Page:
As discussed in our previous post, your testimony will the most substantial part of the hearing. All testimony must be given under oath. You must swear to tell the “whole truth and nothing but the truth” under penalty of perjury. Everything you say will be recorded and made part of the “record” in the event your case is appealed.
Either the Judge or your attorney (or both) will ask you questions about your background, your past work, and about your medical conditions.
The Judge will first ask some preliminary questions about your age and education. How far you went in school is part of the disability review process, so the Judge will want to know if you completed high school, went to college, or received any specialized vocational training.
Your Past Relevant Work
The Judge will next ask you about all jobs that you have performed in the past 15 years.
The Judge will ask you about:
- Your job title;
- How long you performed the job;
- Your job duties;
- What physical abilities you had to do during your employment (e.g., whether you had to lift anything heavy, or if you did the job standing or sitting);
- Any special skills you needed in order to perform your job.
Your attorney should discuss your past work with you prior to the hearing to make sure your answers are consistent with the paperwork you filled out during the application process.
Your Medical Conditions
The testimony will then shift to your medical conditions. The Judge will want to know:
- What medical conditions you have;
- How they affect you;
- Whether you feel pain and, if so, the severity/frequency;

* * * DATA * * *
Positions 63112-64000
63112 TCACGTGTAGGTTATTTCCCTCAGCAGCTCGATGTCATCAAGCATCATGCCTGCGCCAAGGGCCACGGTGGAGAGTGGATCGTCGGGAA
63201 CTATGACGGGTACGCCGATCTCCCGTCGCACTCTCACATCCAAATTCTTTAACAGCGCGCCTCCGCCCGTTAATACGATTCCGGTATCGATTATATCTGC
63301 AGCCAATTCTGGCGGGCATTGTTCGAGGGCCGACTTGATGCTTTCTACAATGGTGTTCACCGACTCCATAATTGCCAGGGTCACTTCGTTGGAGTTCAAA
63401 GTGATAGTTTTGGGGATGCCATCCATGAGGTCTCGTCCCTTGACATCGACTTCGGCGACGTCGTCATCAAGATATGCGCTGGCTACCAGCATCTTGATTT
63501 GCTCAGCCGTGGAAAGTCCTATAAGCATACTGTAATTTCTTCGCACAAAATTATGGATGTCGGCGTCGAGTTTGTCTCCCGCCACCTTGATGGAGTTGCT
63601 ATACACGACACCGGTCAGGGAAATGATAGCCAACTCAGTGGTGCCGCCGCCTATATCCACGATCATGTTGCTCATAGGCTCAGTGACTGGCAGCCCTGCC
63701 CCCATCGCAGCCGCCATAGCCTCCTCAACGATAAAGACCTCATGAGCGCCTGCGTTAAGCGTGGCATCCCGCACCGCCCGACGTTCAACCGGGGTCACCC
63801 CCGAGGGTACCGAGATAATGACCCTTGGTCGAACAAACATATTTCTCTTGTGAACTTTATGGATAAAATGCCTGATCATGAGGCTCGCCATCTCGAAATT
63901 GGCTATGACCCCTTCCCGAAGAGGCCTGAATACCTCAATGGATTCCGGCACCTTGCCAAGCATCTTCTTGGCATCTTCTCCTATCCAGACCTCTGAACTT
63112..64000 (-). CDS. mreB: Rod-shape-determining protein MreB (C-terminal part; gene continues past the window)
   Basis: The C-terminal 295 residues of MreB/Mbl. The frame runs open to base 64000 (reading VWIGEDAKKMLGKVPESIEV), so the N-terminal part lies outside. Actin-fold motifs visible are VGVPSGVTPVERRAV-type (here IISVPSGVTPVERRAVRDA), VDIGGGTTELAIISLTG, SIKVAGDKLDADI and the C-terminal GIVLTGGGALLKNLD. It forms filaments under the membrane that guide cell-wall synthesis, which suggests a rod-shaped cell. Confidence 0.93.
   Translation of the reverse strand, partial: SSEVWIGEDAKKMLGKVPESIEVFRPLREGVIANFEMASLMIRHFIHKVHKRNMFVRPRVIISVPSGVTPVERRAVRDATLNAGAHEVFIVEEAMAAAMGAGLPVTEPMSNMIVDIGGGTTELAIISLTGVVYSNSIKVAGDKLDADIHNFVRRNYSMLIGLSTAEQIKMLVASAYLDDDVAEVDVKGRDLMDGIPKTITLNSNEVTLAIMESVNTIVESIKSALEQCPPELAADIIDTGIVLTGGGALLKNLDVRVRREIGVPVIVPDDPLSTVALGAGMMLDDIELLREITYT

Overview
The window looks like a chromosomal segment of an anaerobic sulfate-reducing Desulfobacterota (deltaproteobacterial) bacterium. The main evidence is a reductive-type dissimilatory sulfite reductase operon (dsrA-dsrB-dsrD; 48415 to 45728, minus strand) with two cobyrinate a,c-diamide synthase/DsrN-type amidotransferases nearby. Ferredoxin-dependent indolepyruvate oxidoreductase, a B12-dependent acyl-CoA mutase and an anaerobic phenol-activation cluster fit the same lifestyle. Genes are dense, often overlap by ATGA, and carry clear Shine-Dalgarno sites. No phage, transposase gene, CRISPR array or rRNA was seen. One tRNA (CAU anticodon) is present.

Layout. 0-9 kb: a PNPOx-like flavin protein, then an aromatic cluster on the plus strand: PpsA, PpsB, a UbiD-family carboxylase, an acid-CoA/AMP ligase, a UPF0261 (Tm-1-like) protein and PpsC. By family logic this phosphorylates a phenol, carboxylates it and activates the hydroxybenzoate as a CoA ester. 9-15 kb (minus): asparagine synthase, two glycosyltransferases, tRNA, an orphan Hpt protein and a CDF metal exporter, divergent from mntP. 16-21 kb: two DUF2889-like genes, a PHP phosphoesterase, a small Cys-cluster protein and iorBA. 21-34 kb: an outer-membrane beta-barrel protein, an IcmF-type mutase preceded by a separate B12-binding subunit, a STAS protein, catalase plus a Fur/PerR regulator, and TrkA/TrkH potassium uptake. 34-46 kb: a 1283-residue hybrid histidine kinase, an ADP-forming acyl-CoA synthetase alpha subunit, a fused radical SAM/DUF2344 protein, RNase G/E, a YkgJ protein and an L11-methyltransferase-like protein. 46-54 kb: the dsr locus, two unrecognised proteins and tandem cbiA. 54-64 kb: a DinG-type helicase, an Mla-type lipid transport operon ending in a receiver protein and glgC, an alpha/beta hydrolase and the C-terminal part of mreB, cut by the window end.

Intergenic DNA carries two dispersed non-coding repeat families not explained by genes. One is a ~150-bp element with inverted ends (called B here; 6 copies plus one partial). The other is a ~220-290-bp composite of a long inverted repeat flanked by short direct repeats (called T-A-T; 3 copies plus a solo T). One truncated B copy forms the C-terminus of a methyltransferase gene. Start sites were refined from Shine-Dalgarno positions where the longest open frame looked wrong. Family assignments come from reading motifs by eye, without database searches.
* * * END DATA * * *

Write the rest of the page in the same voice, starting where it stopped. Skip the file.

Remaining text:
- What treatment you are receiving for the condition (e.g., surgery, medication, etc.).
In general, you should talk to your attorney about your medical conditions and their affects. If the Judge does not ask you the appropriate questions about your conditions, your attorney will fill in the blanks and make sure that all appropriate testimony is part of the “record.”
Finally, the Judge will ask you about your daily activities, such as:
- Whether you can leave the house;
- Whether you can drive a car;
- What you do during the day;
- Your exercise habits;
- If you have any hobbies;
- If you can go out with friends/socialize.
Again, it is important for your answers to remain consistent with your medical records and forms filled out with Social Security.
Your hearing is an important part of the disability process. The Judge will be focused on whether you meet Social Security’s definition of “disability.” A good representative can help:
- Prepare you for the hearing;
- Guide your questioning at the hearing;
- Make sure that the Judge has all the information needed for a “Favorable” decision;
- Cross-examine experts; and
- Give opening and closing statements.
RCM Disability is associated with RCM Legal, a law firm in Southern California committed to passionately fighting for justice. RCM specializes in personal injury, product liability, social security disability, workplace sexual harassment, and unlawful firing / wrongful termination.